As they incorporate equity into transportation planning, a number of U.S. cities are making room for bicyclists, pedestrians, scooters, and wheelchairs in every part of town.
The intersection of Story and King roads in East San Jose, California has a lethal reputation.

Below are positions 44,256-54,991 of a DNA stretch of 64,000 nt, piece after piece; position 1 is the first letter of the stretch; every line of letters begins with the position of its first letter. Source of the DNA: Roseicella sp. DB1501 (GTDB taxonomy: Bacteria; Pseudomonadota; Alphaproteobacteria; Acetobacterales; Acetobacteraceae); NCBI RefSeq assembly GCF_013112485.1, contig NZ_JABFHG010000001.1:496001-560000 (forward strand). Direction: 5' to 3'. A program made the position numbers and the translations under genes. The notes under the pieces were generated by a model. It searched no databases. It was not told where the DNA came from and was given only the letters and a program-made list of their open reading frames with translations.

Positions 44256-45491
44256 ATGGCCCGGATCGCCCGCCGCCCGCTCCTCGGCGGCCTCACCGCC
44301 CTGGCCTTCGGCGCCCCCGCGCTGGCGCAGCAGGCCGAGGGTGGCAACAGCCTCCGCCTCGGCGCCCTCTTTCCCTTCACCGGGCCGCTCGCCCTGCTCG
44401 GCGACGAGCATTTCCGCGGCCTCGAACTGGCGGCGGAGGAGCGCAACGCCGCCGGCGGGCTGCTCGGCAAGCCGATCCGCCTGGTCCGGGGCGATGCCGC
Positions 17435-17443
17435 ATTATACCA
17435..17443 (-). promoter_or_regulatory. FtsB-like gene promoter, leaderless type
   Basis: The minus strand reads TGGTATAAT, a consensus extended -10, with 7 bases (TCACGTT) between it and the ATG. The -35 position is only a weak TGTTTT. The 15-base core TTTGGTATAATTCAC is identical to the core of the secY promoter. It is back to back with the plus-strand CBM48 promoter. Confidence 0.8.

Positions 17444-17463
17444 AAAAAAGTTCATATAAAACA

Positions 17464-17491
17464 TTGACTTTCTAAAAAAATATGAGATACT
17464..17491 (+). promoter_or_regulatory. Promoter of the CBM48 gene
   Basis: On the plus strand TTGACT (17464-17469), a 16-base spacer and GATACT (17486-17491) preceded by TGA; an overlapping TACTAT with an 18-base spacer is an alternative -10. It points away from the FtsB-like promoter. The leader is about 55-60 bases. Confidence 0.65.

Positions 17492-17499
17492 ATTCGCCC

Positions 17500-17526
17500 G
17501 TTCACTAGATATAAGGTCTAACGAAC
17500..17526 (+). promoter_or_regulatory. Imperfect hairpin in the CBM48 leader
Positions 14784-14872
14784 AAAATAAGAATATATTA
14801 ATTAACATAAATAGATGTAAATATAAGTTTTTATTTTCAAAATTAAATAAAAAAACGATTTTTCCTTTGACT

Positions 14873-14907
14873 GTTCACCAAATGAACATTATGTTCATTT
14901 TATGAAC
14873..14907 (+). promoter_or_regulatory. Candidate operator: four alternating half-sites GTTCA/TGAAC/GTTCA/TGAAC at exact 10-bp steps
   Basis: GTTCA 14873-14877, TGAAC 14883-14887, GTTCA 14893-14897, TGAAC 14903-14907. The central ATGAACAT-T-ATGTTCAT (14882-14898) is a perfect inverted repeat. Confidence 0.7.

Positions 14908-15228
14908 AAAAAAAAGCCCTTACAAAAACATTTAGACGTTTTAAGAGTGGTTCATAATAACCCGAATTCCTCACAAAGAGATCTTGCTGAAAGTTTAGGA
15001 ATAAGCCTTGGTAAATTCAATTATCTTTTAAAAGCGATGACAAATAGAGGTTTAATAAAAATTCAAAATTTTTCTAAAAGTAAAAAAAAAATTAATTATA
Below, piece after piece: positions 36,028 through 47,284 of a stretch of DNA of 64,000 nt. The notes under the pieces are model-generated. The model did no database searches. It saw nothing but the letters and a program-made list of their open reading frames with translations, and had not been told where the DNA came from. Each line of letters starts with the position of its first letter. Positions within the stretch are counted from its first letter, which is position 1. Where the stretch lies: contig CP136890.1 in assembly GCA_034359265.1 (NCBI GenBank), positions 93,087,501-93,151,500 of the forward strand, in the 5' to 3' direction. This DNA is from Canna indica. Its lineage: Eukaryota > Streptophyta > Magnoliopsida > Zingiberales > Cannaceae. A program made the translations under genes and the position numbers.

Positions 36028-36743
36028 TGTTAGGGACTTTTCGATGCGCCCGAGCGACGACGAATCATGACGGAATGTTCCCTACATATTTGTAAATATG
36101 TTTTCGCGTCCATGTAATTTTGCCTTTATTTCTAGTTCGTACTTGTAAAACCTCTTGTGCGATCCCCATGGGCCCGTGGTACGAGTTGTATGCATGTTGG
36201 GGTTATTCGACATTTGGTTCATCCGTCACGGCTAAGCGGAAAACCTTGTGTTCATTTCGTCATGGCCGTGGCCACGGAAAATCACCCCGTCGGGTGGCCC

“There are a lot of hit-and-runs. A lot of people know that and seem to be scared of riding their bikes,” says Victoria Partida, president of the Tropicana-Lanai Neighborhood Association. The two roads are major arterials that separate a park from the shopping centers that residents rely on for their daily needs. For many in this working-class community of Mexican, Central American, and Vietnamese immigrants, crossing these roads is not optional—but it needn’t be a life-or-death decision.